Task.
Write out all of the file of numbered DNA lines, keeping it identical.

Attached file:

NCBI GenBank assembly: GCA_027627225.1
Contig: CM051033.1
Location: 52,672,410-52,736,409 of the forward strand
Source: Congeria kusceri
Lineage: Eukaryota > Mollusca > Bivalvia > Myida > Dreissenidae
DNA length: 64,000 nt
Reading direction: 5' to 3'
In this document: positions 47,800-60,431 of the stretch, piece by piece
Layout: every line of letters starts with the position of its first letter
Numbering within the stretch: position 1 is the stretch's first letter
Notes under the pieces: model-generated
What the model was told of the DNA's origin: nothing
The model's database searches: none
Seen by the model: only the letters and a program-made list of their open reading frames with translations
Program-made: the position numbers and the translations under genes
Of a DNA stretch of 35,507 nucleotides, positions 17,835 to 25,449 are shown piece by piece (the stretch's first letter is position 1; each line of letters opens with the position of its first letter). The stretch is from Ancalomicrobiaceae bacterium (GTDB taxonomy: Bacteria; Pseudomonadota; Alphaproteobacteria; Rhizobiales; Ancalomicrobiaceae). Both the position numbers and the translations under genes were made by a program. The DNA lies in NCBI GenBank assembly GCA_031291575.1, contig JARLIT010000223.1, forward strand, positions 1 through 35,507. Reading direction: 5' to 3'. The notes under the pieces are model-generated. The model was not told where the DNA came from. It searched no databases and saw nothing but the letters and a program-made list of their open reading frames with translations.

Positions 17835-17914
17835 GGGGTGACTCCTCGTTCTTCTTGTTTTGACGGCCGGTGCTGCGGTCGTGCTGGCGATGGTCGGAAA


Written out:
NCBI GenBank assembly: GCA_027627225.1
Contig: CM051033.1
Location: 52,672,410-52,736,409 of the forward strand
Source: Congeria kusceri
Lineage: Eukaryota > Mollusca > Bivalvia > Myida > Dreissenidae
DNA length: 64,000 nt
Reading direction: 5' to 3'
In this document: positions 47,800-60,431 of the stretch, piece by piece
Layout: every line of letters starts with the position of its first letter
Numbering within the stretch: position 1 is the stretch's first letter
Notes under the pieces: model-generated
What the model was told of the DNA's origin: nothing
The model's database searches: none
Seen by the model: only the letters and a program-made list of their open reading frames with translations
Program-made: the position numbers and the translations under genes
Of a DNA stretch of 35,507 nucleotides, positions 17,835 to 25,449 are shown piece by piece (the stretch's first letter is position 1; each line of letters opens with the position of its first letter). The stretch is from Ancalomicrobiaceae bacterium (GTDB taxonomy: Bacteria; Pseudomonadota; Alphaproteobacteria; Rhizobiales; Ancalomicrobiaceae). Both the position numbers and the translations under genes were made by a program. The DNA lies in NCBI GenBank assembly GCA_031291575.1, contig JARLIT010000223.1, forward strand, positions 1 through 35,507. Reading direction: 5' to 3'. The notes under the pieces are model-generated. The model was not told where the DNA came from. It searched no databases and saw nothing but the letters and a program-made list of their open reading frames with translations.

Positions 17835-17914
17835 GGGGTGACTCCTCGTTCTTCTTGTTTTGACGGCCGGTGCTGCGGTCGTGCTGGCGATGGTCGGAAA